(From Dr. Stacpoole's Benefunder Research page)
KINGSPORT, TN -- The Castle family’s goals are simple: raise awareness about mitochondrial disease, move forward, and live.
They count their blessings and thank God for all that they have, especially Cooper. “Cooper is here because of the hand of the Lord,” Chris Castle said about his 6-year-old son.
Cooper coded when he was 12 hours old, starting this Fall Branch, TN, family’s mitochondrial disease odyssey.
BALTIMORE, MD —Charlie Bainbridge is a real daredevil. The Catonsville, MD, boy who is battling mitochondrial disease is the inspiration behind “Charlie B's Daredevils,” a team of 22 walkers who will return for the fifth consecutive year to walk in MitoAction’s Energy Walk and 5K in South Boston, MA, alongside other families and patients affected by mitochondrial disease.
Stephanie Deady is a little apprehensive about attending her first MitoAction Energy Walk & 5K. It’s been a whirlwind year since her son, Logan, was diagnosed with mitochondrial disease and she still hasn’t processed it all.
“Being around so many people with similar issues makes it so real,” said the North Providence, RI, mom.
“I wake up and I just do it. I just move forward, because I have to. When I stop and think about it, the tears will come. I want to meet other people, but I don’t want to cry.”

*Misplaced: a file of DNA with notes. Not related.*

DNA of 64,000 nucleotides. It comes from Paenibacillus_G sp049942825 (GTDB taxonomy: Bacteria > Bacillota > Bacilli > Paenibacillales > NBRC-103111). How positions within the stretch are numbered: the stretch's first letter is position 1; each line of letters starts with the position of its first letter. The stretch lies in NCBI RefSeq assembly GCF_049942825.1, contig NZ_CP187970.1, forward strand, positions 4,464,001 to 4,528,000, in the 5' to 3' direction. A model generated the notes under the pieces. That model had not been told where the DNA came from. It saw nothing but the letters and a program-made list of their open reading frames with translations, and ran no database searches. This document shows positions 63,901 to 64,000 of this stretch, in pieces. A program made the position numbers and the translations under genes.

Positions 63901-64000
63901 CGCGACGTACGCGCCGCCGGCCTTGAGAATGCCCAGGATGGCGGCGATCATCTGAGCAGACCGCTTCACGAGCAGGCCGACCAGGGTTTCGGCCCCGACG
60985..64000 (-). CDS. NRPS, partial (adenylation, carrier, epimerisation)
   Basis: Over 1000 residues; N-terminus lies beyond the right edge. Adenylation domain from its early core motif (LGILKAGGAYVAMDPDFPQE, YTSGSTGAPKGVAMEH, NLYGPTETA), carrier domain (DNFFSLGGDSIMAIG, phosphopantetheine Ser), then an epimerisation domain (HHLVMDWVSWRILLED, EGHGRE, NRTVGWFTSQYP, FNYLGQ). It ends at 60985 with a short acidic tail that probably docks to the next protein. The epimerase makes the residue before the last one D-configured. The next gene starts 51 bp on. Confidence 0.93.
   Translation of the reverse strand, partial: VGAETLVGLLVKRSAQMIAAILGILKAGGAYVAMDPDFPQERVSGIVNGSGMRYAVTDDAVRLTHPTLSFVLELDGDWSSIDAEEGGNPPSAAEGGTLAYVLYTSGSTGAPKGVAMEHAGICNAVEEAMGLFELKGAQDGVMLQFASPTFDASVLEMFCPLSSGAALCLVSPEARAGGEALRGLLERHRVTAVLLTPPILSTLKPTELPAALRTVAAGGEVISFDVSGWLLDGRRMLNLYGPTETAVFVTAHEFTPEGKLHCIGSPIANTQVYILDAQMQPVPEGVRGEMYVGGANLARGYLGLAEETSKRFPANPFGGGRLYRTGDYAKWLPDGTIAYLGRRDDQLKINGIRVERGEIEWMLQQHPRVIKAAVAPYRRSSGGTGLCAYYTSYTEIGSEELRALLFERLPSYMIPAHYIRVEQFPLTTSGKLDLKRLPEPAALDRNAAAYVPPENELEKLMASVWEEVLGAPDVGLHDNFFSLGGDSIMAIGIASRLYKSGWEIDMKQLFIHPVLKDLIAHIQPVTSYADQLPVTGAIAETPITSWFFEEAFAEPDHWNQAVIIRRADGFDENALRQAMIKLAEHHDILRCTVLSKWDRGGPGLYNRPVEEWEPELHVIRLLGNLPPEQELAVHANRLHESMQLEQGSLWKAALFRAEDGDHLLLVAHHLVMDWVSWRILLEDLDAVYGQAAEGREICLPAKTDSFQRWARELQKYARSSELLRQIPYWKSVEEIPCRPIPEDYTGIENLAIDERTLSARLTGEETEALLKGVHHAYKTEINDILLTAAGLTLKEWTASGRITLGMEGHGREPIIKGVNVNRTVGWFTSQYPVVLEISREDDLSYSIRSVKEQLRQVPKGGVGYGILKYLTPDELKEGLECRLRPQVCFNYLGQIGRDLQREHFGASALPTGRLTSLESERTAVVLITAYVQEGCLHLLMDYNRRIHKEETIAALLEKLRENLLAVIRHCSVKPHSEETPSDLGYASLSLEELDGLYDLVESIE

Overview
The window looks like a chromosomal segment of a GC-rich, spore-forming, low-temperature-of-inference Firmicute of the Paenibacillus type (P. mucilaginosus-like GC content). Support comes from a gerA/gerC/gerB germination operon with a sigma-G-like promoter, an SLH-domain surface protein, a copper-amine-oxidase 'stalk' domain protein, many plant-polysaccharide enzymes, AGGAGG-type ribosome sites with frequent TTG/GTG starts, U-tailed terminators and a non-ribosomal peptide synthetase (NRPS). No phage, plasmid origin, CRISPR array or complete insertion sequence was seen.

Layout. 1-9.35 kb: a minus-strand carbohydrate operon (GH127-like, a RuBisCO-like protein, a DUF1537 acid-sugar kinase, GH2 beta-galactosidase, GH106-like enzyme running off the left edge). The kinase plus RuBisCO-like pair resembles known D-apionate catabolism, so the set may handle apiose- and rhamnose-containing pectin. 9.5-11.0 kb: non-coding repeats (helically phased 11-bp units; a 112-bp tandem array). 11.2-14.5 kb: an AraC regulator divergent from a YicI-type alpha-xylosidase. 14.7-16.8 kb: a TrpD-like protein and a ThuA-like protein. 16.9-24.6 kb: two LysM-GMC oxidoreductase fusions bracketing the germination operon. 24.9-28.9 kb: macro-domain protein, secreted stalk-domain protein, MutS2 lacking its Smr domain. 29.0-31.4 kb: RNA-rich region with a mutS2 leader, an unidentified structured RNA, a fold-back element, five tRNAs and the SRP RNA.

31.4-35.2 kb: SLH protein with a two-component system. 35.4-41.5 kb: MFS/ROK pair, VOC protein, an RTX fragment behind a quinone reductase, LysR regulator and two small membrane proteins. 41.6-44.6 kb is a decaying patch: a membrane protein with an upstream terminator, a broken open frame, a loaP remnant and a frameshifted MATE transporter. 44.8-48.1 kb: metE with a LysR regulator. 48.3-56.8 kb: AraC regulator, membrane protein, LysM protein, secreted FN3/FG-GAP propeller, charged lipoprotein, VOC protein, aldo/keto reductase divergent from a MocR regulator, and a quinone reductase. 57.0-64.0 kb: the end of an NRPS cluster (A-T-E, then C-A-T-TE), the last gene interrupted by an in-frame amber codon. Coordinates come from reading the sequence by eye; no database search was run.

DERRY, NH –Amy and Jason Marquis’ daughter was given a death sentence. Riley, also known as Little Miss Roo, has Leigh’s Disease, one of the most devastating forms of mitochondrial disease.
Every year, Rita Cerruti makes more than 300 mitochondrial disease awareness ribbons to hand out at the MitoAction Energy Walk & 5K. And every year, they are gone in minutes!
It’s just one way Rita, 82, a lifelong crafter, raises awareness about the disease that affects her daughter, Lisa, team captain of LC’s MitoBusters. “Making these things is my way to raise awareness,” Rita said.
It’s DisneyLand. Plain and simple. For 11-year-old Jade Stratton, Camp Korey is her idea of DisneyLand.
“That’s how much she loves it,” said her mom, Jennifer. “It brings out a part of her where she’s sparkling and happy and joyful after camp. It’s incredible.”
For one week every summer, Gwenn Peterson is just a typical kid. She goes to camp, where she meets her friends and does her own thing.
“That’s worth gold,” her mom, Lara, said.
Gwenn, 15, has a clinical diagnosis of mitochondrial disease. She has GI, energy, muscle, and neuro-psych issues. She uses a wheelchair part of the time to conserve her energy. Her muscles are getting weaker. And she’s on a lot of medications.